Here is a reaction I see all the time when someone complains about harassing behavior, or behavior that makes a person uncomfortable:
“Why don’t you ask the person doing it to stop?”
“How do they know there’s a problem if you don’t ask them to stop?”
“Before [someone in authority] can act, the person who feels bothered/harassed/upset has to ASK THE PERSON DOING THE THING THAT’S BOTHERING THEM TO STOP. Then, if the behavior continues, [someone in authority] can step in.”
A nerd analogy, to start.
I play World of Warcraft.
I play World of Warcraft on a roleplaying server.
I have lost count of the number of times, over the last *mumbledycough* years, that I’ve been sitting around RPing with friends — in a tavern, out in the world, wherever — and someone’s come along, LOLed, stripped to their pixellated skivvies, and danced on the nearest table (or whatever else happens to be smack in the middle of the group.) Or they sit down and start speakething in Ye Olde Faketh Englifhe. Or unleash a series of area-of-effect spells that players can’t not see. Or they buy stacks of booze, chug them one after one, and repeatedly trigger the puking animation. You know. Obnoxious shit like that.
Blizzard’s recommended way to deal with these people, the ones who are intentionally and knowingly disrupting other players’ experiences?
“Ask them (politely!) to please stop.” (Because they’re being so polite to us, right?)
THEN, if they don’t, you can report it to a GM. But only if you, the harassed, ask your harassers to cut the shit first.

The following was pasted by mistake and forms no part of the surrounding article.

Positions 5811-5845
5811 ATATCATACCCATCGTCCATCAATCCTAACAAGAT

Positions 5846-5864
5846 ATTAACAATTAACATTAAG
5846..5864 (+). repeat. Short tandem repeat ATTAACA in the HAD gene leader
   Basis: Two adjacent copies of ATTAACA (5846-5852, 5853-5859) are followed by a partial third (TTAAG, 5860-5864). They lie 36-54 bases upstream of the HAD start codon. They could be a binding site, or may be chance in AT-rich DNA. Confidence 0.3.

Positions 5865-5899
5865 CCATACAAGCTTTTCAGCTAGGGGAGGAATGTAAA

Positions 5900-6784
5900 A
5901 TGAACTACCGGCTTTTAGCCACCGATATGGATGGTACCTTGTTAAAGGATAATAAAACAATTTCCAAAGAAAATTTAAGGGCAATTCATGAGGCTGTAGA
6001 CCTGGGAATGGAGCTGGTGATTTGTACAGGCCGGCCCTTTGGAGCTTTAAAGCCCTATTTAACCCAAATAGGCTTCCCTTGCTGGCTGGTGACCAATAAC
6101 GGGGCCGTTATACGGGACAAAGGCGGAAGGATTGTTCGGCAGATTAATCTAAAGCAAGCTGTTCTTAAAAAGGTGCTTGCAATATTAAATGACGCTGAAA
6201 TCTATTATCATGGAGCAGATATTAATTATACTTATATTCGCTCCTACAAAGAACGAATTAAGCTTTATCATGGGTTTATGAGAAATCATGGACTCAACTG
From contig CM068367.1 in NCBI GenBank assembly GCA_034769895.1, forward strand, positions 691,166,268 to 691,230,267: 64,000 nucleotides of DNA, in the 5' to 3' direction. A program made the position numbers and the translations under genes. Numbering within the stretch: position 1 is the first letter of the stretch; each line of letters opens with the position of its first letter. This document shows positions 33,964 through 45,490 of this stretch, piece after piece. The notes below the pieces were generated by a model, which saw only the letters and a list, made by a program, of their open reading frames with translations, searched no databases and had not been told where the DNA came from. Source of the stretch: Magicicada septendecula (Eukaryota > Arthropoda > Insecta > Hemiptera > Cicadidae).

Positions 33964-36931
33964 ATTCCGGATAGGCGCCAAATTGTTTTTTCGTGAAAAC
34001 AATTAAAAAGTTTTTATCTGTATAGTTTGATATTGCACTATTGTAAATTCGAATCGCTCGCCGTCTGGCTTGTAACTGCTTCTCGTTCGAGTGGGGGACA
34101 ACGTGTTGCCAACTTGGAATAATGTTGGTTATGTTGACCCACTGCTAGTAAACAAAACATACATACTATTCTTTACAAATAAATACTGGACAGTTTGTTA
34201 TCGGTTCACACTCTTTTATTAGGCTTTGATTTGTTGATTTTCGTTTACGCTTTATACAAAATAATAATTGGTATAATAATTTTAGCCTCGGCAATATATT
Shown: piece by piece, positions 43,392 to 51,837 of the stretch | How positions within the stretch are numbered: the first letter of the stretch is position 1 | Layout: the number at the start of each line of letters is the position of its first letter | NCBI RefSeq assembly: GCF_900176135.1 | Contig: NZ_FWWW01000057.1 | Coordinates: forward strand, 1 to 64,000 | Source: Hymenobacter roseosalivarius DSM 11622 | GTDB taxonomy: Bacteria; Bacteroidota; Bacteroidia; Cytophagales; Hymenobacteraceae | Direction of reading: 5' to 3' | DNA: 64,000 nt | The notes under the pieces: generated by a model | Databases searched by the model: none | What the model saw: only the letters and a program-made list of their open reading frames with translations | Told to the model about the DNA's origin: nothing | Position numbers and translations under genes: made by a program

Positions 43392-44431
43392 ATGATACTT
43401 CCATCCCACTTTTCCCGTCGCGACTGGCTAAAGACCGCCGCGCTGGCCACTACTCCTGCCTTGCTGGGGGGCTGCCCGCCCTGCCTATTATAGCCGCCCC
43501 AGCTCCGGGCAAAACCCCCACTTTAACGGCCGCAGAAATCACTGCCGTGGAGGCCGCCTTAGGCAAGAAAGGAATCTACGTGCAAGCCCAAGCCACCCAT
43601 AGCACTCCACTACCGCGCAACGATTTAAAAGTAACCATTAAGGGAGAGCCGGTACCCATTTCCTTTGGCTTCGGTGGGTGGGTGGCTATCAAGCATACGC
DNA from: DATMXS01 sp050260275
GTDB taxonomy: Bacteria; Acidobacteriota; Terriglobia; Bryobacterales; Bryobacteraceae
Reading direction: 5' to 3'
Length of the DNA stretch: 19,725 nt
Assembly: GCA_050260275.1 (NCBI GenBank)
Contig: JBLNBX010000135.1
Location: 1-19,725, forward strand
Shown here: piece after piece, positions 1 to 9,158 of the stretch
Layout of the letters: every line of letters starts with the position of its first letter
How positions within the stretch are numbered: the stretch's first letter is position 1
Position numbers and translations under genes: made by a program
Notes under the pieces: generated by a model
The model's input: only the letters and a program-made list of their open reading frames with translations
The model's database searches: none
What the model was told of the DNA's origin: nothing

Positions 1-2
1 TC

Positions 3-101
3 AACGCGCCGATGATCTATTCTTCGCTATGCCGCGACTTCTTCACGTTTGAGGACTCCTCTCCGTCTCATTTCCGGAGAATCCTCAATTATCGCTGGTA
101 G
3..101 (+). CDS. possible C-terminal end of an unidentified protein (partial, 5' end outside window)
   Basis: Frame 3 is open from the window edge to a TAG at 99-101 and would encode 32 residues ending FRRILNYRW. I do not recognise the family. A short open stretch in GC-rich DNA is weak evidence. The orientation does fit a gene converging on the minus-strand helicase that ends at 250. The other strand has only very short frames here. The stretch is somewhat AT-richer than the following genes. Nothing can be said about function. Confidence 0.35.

I’ve never had this work in my favor. I’ve never, not once in *mumbledycough* years, had the person I asked to cut the shit actually cut the shit. Most times, they find some way to up their asshattery. Some call in guildmates, even. Some, if you decide to vacate the spot and go elsewhere, follow you as far as they can to continue the griefing.
We have one guildmate — ONE — who has a high success rate with this method. I think she has secret internet mind control powers.
The point here is, asking harassers to stop usually only gets them to keep doing it. Hold onto that thought for a moment, shall we?
When I was little, there was a kid in my kindergarten class who liked to pull my hair. Probably because it made me cry. He learned: pull hair, get reaction. I was told by multiple parties, “Ignore him and he’ll go away.” Tried that! Didn’t work! Hair got pulled even harder! Eventually a teacher had to intervene.
That advice, the variants on “ignore them and they’ll go away,” is ALSO bullshit. Women hear that all the time, too.
Ignore the trolls!
Ignore the misogynists!
Ignore that guy who says women can’t code can’t play video games can’t build houses can’t take apart an engine can’t write science fiction can’t can’t can’t et-fucking-cetera.
First, telling us to suck it up and ignore it is silencing.
Second, how do you want it, world? Should we face our harassers or ignore them?
Consider, too, that “just ask them to stop” assumes the person who’s bothered by those actions feels safe enough to do so. Speaking up for yourself puts you into a terribly vulnerable position. You get told you’re overreacting. Or “it was just a joke.” Or the classic gaslighting response of “it wasn’t that bad.”
It can put you in a bad situation socially or even professionally, as others around you brand you as someone who is an over-sensitive shit-stirrer. “She’s just looking for something to be upset about.”
We stay quiet, we’re not assertive enough. We speak up, we’re no-fun-having bitches. Awesome.
How about, instead, the people who have some sway, who are standing on the sidelines saying “yeah, not cool” to themselves actually try saying it the fuck out loud?
Because here’s the thing: if you are not the target of the “jokes,” if you are not the target of the slurs and the comments, you have more power than the person who is. Generally, that’s going to mean men need to call out other men when they hear shitty things being said about women. In this case, gents, you are the Blizzard GMs. You are the kindergarten teachers.
You might not think you have that kind of power, but you do.